Togges Review

Togges is not your typical 3D platformer, and I love it for that. I can’t even remember the last time I played a platformer that had such a unique set of rules. Maybe calling this a platformer isn’t even correct, though it still feels like one. While you directly control a little vacuum-like robot that can freely move and jump around the entire level, you can only interact with things if you build a chain of blocks to the item or switch at hand. These blocks have a lot of restrictions on how they can be placed, though, and each color of block behaves slightly differently. Yellow, for instance, conducts electricity and stacks higher than other colors but also uses up twice as many “build points.” Thus, a big part of the game is seeing a collectible in plain sight and then figuring out how you can lead the blocks to it to pick it up.

In that sense, you could characterize Togges as more of an environmental puzzle game. And these environments are jam-packed with stuff to do. There are only seven levels/worlds in the game, but I’ve already put 15 hours in just getting to World 6, and I wasn’t even trying to do everything. Each level is its own, mini open world with three bonus sub-levels and a whole bunch of fruit and seeds to collect. And the fruit locations aren’t always obvious, either, as you sometimes need to complete a challenge to reveal them. If I have anything bad to say about Togges, it’s that some of these challenges are a little too vague. 15 hours in, and I still have no idea what to do with the “ghost fruits.” But if you like games that don’t hold your hand and games that let you explore at your own pace and games that aren’t afraid to be different, then you need to check this one out. It deserves so much more attention than it’s getting.

The Spirit and the Mouse Review

I’m having a hard time nailing down my final thoughts on this game. On one hand, I love mice and rats and enjoy any game where they are the protagonist. Exploring the different neighborhoods from the perspective of a mouse is certainly fun. The lack of a jump button feels a bit restrictive, but it works when you accept that a real mouse is going to do a lot more climbing than jumping, anyway. And I do like the overall theme of the game, where you are helping these electrical spirits bring happiness to the townsfolk. However, I think the electricity theme hinders the game too much. Being able to take shortcuts through electrical wiring is neat, but the fact that every quest boils down to “turn the power back on” is kinda lame. The game starts with a mouse who wants to help people, and it would have been far more interesting to explore that idea as a regular mouse and not a mouse with electrical super powers.

The sub-quests that you must complete to fix each electrical box are equally silly. Some quests are basically just mini-games, after all. I liked the quests that involved searching the city for clues, though. That is still the best thing about this game: going around the city, looking for stuff. There are over a hundred little, blue light bulbs hidden throughout the game, and even when their locations are obvious, how you reach them isn’t. Those moments definitely elevated the experience for me. I found myself having a lot of fun when I put the main story on hold and just hunted down light bulbs for a while. But as soon as I focused on an actual quest again, I couldn’t help but think, “This is so dumb…” Ultimately, if you like wholesome video games, then The Spirit and the Mouse has enough going for it to come recommended. Just make sure you set aside time to look for hidden light bulbs.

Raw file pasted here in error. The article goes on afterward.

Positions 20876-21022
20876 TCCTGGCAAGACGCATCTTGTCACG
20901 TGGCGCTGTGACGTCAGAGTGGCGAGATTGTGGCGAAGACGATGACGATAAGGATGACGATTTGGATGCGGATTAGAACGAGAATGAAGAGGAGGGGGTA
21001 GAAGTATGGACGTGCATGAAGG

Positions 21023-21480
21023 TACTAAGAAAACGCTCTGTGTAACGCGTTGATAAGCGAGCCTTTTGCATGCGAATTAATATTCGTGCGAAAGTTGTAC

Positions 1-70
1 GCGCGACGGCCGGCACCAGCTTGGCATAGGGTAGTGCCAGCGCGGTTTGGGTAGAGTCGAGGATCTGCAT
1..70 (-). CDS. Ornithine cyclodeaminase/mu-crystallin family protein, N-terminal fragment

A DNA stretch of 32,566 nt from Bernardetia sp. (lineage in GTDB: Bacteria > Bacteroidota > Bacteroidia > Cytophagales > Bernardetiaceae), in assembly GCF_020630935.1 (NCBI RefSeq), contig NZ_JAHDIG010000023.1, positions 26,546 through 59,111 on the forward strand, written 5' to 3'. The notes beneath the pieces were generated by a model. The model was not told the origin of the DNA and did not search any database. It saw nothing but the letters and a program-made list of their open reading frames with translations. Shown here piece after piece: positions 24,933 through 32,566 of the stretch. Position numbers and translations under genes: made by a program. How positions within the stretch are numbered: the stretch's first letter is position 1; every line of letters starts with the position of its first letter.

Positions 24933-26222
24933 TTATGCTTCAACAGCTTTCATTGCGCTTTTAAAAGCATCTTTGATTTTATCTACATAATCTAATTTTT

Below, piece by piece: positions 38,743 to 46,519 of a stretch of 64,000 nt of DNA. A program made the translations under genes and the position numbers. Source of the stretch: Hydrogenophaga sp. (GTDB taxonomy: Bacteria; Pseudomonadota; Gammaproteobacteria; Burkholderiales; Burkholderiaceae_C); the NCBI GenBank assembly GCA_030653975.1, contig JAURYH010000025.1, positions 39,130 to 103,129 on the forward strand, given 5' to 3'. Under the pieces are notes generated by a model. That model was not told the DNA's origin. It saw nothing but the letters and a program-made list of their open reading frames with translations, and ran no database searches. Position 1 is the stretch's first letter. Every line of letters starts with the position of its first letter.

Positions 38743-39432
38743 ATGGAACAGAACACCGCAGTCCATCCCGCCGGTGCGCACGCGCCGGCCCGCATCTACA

My Little Universe Review

I’m not normally one to buy a game the day it comes out, but it was hard to resist the allure of My Little Universe. And so I basically played through several patches that altered the difficulty of the game on a day-to-day basis. The biggest improvement that took place was that dying no longer reset your character’s level back to zero. As of today, you only lose one level and, subsequently, one level perk. The update was ultimately for the better, but it significantly changed how I approached the game. I mean, yeah, you still don’t want to die, because the random perk you lose might be the best one. But you don’t have to be nearly as careful anymore. This is supposed to be a casual game, after all, so it makes sense that it shouldn’t be too punishing. And most perks are simply nice-to-haves, anyway. The only perk I was ever devastated to lose was the pacifist perk that prevents monsters from outright attacking you. Because, if I have one complaint about this game, it’s that there are too many friggin’ monsters.

I adore everything else about My Little Universe, though. This is a “numbers go up” resource gathering game at its core, but damn if it isn’t satisfying to continually spend those resources to physically expand the game world. Each planet starts out as a tiny, little island, but as you mine and chop and collect resources, the island quickly grows to the point where you can easily get lost looking for your way around. As a single-player experience, I could see this getting old after a while. The required resource count can be a bit ridiculous at times, forcing you to backtrack to get more wood or coal or what have you. As a co-op experience, though, it’s fantastic. Particularly in dungeons, one player can forge ahead (perhaps the player who has the pacifist perk) while the other player hangs back and keeps the resources stocked. There’s a great balance in the co-op gameplay, and it’s become one of the best games my wife and I have played together in recent memory.